Teach the Earth > Teaching Methods > Earth History Approach > How to Organize an Earth History Course or Unit > Age of the Dinosaurs

Age of the Dinosaurs

The public undeniably loves dinosaurs. Our students turn up in droves to watch movies like "Jurassic Park." So, many colleges and universities are offering introductory Earth history classes with dinosaurs in the course title: i.e.

An early reconstruction of a Mesozoic landscape

All of the above-listed courses and hundreds like them across the country are three credits, no prior science requirements, and many of them have labs. These courses have proven to be successful in drawing students into geology programs with declining enrollment (Montgomery, 2003 ) and also give non-science majors another chance to experience science.

There are a number of ways to make the most of this opportunity. Some of the issues in dinosaur paleontology bring together important topics from all over the sciences. For example, the debate over whether or not dinosaurs were homeothermic ("warm-blooded") includes:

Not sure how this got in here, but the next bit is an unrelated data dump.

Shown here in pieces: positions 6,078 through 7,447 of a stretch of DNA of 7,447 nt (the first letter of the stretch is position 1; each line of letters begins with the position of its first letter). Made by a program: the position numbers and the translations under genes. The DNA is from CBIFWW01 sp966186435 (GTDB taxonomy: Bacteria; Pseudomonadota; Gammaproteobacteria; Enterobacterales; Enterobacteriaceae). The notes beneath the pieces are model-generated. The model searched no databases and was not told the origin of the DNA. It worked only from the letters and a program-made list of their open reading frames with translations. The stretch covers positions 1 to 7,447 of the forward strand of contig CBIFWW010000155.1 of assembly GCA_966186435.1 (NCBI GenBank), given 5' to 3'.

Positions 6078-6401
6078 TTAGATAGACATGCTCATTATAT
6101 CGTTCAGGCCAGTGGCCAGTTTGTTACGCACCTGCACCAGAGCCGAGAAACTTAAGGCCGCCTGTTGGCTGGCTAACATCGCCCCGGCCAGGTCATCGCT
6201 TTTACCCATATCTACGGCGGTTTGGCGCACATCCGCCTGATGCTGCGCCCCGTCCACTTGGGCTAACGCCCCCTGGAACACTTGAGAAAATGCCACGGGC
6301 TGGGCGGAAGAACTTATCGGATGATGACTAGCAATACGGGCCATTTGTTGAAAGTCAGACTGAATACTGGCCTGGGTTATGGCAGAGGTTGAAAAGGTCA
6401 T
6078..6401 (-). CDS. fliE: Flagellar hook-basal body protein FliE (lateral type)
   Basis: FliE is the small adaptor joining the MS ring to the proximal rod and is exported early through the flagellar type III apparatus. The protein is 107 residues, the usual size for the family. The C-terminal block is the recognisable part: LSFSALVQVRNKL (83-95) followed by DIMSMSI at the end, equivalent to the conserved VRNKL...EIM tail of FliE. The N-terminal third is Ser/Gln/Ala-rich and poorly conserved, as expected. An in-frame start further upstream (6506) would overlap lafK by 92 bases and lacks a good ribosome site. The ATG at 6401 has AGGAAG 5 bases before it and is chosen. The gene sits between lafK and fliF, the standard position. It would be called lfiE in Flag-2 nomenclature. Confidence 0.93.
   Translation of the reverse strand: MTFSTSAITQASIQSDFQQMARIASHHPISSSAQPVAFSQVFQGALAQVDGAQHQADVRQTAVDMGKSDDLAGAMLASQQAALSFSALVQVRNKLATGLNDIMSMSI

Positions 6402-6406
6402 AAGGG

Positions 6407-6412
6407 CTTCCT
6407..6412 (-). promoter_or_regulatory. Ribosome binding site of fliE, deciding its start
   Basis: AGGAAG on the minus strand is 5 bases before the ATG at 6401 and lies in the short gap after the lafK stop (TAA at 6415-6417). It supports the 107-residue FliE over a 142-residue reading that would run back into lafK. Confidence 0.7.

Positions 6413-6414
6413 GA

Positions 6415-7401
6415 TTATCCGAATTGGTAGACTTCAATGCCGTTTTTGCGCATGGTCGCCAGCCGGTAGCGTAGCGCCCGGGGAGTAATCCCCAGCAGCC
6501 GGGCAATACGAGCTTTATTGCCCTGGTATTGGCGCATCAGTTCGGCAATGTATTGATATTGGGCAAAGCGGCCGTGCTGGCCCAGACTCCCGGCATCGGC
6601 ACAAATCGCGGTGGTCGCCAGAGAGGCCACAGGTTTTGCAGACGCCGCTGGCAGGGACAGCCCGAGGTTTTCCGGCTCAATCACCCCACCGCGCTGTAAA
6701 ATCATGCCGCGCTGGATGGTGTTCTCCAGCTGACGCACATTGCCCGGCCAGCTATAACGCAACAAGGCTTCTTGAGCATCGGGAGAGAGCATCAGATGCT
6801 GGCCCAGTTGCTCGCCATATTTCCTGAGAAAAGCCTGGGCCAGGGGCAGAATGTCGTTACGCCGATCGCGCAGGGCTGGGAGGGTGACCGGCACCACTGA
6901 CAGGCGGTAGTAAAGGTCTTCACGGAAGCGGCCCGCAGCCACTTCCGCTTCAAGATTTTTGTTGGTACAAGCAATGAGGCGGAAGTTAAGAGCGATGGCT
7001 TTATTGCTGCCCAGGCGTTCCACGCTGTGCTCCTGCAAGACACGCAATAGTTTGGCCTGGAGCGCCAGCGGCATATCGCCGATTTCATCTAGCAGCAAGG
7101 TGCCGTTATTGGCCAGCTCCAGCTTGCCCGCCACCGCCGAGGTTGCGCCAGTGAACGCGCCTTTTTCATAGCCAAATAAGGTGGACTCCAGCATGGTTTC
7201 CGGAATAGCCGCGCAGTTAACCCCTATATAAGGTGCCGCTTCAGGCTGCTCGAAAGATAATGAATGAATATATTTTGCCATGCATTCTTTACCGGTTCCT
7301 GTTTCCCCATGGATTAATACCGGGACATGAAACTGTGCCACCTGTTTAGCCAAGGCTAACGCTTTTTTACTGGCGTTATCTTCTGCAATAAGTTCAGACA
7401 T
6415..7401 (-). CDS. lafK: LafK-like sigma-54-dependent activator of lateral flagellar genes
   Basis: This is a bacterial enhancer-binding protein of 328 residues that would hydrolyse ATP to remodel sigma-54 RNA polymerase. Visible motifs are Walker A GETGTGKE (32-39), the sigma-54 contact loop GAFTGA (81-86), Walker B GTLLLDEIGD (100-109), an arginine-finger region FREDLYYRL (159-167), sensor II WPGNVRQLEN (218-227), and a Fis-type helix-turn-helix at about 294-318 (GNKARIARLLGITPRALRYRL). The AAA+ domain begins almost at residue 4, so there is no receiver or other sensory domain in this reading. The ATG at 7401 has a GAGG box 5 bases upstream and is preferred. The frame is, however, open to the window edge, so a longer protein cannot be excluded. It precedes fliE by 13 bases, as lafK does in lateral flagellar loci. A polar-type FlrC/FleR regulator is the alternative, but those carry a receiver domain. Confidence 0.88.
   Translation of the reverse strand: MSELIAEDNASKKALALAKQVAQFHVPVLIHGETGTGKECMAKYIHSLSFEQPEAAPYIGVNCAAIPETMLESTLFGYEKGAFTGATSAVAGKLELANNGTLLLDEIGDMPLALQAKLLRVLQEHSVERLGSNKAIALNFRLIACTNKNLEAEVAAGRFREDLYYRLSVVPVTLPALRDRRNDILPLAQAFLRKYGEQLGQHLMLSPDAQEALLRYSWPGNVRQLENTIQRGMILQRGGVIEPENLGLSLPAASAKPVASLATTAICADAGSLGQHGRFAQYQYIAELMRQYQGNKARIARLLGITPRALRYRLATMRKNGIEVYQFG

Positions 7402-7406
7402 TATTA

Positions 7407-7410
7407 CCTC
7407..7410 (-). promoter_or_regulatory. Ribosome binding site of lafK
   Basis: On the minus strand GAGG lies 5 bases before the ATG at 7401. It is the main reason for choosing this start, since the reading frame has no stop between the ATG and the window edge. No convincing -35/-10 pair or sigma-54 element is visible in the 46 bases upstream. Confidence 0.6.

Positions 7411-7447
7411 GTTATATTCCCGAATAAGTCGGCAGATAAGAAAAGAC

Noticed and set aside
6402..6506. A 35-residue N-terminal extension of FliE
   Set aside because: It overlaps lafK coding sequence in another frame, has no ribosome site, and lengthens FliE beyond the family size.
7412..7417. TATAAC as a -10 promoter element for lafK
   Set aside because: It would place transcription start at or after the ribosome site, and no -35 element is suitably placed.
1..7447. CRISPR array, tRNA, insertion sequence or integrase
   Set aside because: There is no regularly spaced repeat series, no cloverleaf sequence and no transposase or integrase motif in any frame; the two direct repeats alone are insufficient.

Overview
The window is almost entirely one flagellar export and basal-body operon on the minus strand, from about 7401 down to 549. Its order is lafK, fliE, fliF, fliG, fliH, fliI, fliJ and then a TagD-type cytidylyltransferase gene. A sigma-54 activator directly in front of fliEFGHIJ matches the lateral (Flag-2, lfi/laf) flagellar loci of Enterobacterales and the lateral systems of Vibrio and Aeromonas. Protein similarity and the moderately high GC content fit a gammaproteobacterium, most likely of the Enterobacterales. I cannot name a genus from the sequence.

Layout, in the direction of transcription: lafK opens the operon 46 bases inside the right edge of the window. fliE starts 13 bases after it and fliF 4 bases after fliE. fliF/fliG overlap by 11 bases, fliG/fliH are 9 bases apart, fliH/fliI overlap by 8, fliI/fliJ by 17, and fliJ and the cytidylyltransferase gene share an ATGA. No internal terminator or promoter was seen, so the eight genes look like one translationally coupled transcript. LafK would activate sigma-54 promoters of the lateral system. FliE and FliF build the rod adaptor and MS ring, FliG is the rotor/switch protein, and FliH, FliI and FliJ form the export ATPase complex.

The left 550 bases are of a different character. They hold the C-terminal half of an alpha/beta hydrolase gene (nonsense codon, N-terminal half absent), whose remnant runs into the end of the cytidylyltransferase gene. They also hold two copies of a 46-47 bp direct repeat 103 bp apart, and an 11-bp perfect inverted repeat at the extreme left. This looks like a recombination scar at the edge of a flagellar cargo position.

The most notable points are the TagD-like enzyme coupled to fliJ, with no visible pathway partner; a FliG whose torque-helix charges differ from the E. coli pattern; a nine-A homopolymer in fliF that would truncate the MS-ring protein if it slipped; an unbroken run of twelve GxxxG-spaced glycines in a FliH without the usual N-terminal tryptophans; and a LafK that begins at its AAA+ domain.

Likewise, the K/T extinction controversy gets students interested in:

Even majors in non-science subjects might be interested in taking other geology or biology classes afterwards.

The nature of the evidence is probably the most important and useful subject to pursue in an "Age of Dinosaurs" class. Not only is the class a great setting to teach the basics of science, but developing critical thinking skills by focusing on evidence and argumentation is a great way to prepare our students for their responsibilities as jurors, voters, and decision-makers in general.

Resources

Below are web resources relevant to the specific subjects described on this page.

Hot-blooded/Cold-blooded Debate K/T Extinction Debate

« Previous Page      Next Page »